Christ Church Anglican Maugerville

Christ Church Anglican Maugerville

Christ Church Anglican Maugerville

The Parish of Maugerville was founded in 1783. Christ Church Anglican was built in 1856.

Christ Church Anglican Maugerville

Christ Church Anglican Maugerville

Christ Church Anglican Maugerville

Christ Church Anglican Maugerville

The cemetery at the church contains the graves of some very notable people.

William Hubbard Gravestone

William Hubbard
William Hubbard

William Hubbard (1751-1813) was a multifaceted individual, serving as a farmer, lawyer, judge, and political representative in New Brunswick. He represented Sunbury in the New Brunswick Legislative Assembly from 1785 to 1792. Born to Nathaniel Hubbard and Mary Quintard, he was a United Empire Loyalist who relocated from Stamford, Connecticut, to New Brunswick in 1783, setting down roots in Burton, Sunbury County. Hubbard held the positions of registrar of deeds and wills, and chief justice for the Court of Common Pleas in Sunbury County. He married Benjamina W. Clarke, and their daughter, Jane Isabella, wed John Ambrose Street. Their grandson, Jeremiah Smith Boies De Veber, served in the Canadian House of Commons.


 

John Mersereau was born in 1735 and was a native of Staten Island.

John Mersereau Gravestone

John Mersereau married Charity (Gertrude) Van Horne around 1755, and they had five sons: John, Lawrence, Jacob, Andrew, and David. The Mersereau family, descendants of French brothers Daniel and Joshua Mersereau, who arrived in New York via England around 1688, were numerous in the New York area. Some of John’s cousins were American Patriots, with some even acting as spies for General Washington.

John Mersereau was a Loyalist who sought refuge in New Brunswick. From this point, when he was 48 years old, his life is better documented. He led refugee Company 16 from New York to Parr Town, at the Saint John River mouth, in July 1783, on the Lord Townsend.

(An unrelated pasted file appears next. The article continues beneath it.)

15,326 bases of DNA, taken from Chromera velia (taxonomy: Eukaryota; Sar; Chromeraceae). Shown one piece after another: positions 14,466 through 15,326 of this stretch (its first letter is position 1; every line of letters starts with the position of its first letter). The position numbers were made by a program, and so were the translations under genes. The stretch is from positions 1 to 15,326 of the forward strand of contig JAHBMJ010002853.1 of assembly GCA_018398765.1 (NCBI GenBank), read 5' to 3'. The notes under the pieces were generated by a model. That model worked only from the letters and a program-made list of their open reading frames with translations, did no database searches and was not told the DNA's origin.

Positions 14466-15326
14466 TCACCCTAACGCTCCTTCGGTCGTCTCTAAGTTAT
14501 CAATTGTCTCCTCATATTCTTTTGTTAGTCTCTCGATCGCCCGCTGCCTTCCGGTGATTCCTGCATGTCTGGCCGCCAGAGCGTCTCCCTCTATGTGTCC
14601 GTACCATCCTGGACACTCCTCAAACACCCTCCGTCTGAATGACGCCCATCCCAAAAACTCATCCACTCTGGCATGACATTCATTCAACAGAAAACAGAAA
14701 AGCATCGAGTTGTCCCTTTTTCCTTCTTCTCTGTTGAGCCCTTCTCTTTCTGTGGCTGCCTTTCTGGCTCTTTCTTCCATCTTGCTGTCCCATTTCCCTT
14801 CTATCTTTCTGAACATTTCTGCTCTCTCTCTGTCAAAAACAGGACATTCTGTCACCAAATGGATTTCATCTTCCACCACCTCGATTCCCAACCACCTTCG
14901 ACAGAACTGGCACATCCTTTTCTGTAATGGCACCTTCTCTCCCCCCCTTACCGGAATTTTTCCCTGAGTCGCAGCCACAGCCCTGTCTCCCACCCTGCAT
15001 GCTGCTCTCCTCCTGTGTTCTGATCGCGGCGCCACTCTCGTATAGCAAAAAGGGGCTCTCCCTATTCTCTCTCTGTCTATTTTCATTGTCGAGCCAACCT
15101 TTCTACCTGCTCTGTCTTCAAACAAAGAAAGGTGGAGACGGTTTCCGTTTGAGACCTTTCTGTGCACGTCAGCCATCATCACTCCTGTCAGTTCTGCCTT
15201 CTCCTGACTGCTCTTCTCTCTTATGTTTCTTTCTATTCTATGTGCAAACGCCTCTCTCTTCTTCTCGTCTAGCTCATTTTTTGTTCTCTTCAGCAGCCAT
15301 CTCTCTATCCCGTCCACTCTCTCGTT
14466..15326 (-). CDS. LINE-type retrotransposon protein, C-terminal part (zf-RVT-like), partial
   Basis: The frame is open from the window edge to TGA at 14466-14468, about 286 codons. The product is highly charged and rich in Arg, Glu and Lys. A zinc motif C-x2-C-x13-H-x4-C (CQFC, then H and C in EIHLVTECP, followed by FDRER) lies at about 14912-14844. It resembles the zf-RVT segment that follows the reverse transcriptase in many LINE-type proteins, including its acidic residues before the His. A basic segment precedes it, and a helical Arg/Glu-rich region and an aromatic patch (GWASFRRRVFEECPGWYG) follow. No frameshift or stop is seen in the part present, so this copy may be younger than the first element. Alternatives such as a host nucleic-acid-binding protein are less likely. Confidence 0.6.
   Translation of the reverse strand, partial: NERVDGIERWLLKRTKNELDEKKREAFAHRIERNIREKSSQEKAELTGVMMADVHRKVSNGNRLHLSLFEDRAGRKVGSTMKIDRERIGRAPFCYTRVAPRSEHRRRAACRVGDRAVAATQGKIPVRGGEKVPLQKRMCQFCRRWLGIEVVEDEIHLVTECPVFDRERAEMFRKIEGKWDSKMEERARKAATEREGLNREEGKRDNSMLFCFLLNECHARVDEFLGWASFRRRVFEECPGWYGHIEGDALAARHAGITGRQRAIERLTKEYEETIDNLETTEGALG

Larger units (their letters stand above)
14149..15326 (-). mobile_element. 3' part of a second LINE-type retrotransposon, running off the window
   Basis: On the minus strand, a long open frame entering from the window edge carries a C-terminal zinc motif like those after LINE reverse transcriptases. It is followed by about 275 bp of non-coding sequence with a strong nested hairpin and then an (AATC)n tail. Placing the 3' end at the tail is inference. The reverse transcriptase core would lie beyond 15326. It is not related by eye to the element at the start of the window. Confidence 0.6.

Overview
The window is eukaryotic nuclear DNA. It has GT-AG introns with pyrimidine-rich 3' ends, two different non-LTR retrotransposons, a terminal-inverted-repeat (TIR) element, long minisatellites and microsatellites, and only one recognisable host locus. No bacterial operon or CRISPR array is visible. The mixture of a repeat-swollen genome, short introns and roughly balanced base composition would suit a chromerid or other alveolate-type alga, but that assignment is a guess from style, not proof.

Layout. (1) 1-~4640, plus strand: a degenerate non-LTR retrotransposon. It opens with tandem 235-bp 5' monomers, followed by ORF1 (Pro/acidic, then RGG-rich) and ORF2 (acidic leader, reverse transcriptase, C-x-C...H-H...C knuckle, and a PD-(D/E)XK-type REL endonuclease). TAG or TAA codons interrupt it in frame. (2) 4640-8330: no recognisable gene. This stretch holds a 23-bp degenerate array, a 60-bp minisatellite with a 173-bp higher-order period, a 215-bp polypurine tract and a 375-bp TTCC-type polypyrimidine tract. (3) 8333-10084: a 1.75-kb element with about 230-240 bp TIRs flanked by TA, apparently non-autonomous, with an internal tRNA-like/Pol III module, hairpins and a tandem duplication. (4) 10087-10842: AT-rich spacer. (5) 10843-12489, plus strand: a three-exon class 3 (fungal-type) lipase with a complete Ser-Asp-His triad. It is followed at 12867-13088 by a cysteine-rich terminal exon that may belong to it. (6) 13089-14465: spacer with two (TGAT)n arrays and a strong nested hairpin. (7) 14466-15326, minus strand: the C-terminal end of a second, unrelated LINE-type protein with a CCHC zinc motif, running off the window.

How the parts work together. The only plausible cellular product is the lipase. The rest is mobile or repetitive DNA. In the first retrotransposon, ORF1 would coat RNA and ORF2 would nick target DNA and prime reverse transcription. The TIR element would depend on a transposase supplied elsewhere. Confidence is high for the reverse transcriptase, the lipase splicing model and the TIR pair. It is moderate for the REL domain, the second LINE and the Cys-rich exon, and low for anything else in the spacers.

Upon arrival, he relocated upriver to Maugerville and purchased half of lot 93 across from the head of Middle Island from pre-Loyalists Stephen and Francis Peabody. Mersereau quickly became one of the first Loyalists in Maugerville, indicating his proactive nature in establishing his new life.

He received a land grant in Dipper Harbour in 1784, which he relinquished the next year intending to join Captain Ford’s group. However, he later decided to join a group led by Dr. Joseph Clark. These groups aimed to set up entire settlements, hoping their leaders, like Ford, Clark, and Mersereau, would be rewarded with larger-than-average land grants in recognition of their entrepreneurial contributions to the colony.

Mersereau and Clark spent the summer of 1784 surveying the Oromocto River for a potential settlement site. The demand for land around Maugerville was high, but the upper Oromocto area was mostly uninhabited, making it a good place to secure an early grant with minimal opposition.

Together with ten other men, Mersereau and Clark petitioned the government in February 1785 for land grants, promising to contribute to the colony’s growth by building a road between the upper Oromocto River and Carleton (West Saint John). However, their request for larger grants was deemed excessive, and the usual maximum of 200 acres per man was applied. Despite having already acquired and relinquished land, Mersereau claimed to have received no grant.

In June 1785, Mersereau and Clark requested permission to survey lots in Blissville, and soon received grants of around 200 acres each, along with the members of their group, which included Mersereau’s sons Lawrence and Andrew, plus Enoch Gearish, William Scobey, Peter Fick, Richard Rogers, Daniel Smith, Joseph Mundy, John Bedell and Nathaniel Hubbard. Reservations were also made for a school and a glebe lot.

Ultimately, John Mersereau returned to his Maugerville lot, where he spent the rest of his life as a farmer.

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